I've seen professional photographers shoot hundreds of pictures but they are all basically the same. They are hoping that in one fraction of a second something will make that face look as if there were a longer moment...If you take a hundred, surely one will be good. It could be anybody doing it...

There are few good photographs, and those good ones that do exist are almost accidental.

Ouch! Finally:

Photography has failed...How many truly memorable pictures are there? Considering the milllions of photographs taken, there are few memorable images in this medium, which should tell us something.

Photography can't lead us to a new way of seeing. It may have other possibilities but only painting can extend the way of seeing.

Overall, looking at this book is a bit like looking at an old photo. The 80s were already 20+ years ago --Has it really been that long?-- and there is a certain dated quality to the ideas and images, and to the cultural references. The glasses, the hairstyles, the colorful poolside lifestyle, it all whispers "80s" in your ear. The book would go well with Men at Work or Tears For Fears as background music.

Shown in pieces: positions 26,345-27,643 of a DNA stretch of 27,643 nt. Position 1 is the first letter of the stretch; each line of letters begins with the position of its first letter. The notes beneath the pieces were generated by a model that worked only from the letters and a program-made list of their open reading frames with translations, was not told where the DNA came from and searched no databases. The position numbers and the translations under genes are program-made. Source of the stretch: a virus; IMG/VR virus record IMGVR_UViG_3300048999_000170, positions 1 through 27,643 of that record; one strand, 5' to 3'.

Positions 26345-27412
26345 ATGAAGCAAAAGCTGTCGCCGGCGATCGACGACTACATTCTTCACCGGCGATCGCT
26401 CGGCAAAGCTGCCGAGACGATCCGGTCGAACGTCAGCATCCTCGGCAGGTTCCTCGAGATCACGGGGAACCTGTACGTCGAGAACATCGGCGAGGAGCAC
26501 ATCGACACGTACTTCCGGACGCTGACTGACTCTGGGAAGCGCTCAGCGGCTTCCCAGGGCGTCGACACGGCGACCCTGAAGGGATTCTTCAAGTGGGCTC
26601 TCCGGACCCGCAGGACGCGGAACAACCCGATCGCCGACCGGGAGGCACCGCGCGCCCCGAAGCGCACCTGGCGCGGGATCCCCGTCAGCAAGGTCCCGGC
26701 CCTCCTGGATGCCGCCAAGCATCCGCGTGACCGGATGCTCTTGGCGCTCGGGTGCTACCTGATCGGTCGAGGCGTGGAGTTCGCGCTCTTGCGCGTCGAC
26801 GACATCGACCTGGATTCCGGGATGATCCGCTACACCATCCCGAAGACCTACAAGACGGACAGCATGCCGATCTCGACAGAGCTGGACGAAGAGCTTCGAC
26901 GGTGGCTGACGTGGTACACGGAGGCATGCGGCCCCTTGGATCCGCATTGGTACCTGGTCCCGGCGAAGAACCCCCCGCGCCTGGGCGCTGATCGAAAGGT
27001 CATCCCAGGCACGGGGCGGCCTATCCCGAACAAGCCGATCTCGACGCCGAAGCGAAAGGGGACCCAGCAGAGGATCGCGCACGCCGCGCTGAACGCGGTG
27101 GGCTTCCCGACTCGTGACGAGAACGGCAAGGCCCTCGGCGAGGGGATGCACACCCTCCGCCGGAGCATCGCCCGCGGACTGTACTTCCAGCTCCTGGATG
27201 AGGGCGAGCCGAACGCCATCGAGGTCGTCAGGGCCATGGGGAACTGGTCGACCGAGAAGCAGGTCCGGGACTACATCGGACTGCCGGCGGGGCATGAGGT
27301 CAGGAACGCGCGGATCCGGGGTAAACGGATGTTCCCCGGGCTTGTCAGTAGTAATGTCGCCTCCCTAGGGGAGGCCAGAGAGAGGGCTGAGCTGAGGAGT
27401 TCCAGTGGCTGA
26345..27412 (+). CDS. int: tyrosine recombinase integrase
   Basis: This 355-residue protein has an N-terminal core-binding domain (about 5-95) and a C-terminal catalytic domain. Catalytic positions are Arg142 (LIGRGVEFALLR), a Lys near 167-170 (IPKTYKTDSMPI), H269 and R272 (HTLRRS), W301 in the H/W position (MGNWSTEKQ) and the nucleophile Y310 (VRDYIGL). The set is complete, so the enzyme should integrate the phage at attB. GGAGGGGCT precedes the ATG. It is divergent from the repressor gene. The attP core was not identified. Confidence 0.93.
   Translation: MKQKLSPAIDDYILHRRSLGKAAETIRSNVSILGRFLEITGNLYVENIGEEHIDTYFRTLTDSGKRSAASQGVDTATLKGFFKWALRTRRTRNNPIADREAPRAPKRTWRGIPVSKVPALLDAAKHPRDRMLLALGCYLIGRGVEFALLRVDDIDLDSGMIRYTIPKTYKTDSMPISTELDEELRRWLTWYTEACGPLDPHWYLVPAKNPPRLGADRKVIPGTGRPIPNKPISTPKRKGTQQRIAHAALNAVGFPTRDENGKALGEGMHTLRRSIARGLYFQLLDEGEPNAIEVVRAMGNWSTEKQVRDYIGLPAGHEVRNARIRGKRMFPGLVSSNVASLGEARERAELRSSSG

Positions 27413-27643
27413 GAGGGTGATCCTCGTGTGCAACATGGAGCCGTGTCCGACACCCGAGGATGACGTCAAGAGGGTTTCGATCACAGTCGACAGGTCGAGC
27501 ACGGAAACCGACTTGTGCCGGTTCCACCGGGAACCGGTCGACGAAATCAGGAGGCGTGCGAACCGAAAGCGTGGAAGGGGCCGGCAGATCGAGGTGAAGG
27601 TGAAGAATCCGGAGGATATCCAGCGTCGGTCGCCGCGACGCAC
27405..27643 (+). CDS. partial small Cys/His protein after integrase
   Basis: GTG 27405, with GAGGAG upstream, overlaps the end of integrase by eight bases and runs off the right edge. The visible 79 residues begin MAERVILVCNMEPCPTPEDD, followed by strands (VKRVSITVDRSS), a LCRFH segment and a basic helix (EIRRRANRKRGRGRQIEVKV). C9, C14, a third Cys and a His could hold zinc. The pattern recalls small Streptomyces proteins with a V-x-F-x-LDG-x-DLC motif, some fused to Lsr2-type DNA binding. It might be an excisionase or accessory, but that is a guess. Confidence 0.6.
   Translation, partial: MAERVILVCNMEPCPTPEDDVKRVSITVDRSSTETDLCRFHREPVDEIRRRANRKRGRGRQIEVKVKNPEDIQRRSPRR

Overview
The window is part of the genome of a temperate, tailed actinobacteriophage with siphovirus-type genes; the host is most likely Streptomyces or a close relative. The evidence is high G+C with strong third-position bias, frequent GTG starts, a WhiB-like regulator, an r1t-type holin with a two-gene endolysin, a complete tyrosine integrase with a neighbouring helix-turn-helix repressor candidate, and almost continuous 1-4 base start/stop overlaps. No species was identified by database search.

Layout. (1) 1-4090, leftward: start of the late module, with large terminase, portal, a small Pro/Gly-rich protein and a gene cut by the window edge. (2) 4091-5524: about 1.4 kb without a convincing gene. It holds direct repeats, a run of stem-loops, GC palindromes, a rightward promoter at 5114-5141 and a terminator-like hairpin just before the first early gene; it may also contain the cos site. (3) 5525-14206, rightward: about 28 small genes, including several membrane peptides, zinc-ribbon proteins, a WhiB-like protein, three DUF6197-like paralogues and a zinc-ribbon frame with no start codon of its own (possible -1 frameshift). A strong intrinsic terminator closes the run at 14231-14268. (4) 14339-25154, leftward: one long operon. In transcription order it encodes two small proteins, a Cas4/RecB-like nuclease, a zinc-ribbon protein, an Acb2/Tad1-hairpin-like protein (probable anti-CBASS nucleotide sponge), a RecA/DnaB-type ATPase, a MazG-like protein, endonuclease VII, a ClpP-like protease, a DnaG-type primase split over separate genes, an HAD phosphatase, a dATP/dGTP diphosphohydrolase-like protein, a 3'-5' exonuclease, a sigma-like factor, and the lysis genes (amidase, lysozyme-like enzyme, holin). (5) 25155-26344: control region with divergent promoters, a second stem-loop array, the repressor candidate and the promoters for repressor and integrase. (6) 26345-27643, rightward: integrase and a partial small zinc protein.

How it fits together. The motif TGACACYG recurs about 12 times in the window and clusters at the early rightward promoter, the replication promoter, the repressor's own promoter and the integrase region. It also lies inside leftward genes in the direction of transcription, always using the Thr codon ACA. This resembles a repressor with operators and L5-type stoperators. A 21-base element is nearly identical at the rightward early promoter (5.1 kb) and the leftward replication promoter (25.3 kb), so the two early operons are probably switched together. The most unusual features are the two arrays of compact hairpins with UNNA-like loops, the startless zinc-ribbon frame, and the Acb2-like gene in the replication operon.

The Desk, July 1st, 1984

That said, sometimes photographs prove to be more interesting as they age, and the same can be said for this book. Hockney makes a few astute predictions about the impending digital era. This was in the mid-80s before Photoshopping had really taken off. But Hockney says that the arts and publishing will be revolutionized, and he turned out to be right. He delivers a prescient warning about computerized collage and its threat to photography's claim to reality. Alas his main prediction --that his grid style would revolutionize photography in general and that once people caught on everyone would do it-- didn't come to pass.


f:lux said...

It's odd that all the interviews of Hockney I've ever read, including most notably one by an otherwise intractable political comentator called Andrew Marr, his interviewers all toady up him shamelessly.

But then, as the quotes you've drawn out amply illustrate, Hockney is just such an irresistably, charmingly modest old coot. ;)

Anonymous said...

great post, i haven't read this one and will have to do so now.


Unknown said...

Great thoughts you got there, believe I may possibly try just some of it.

Offer Waterman & Co.

Unknown said...

very useful for A level art research, now I can reference Hockney critically.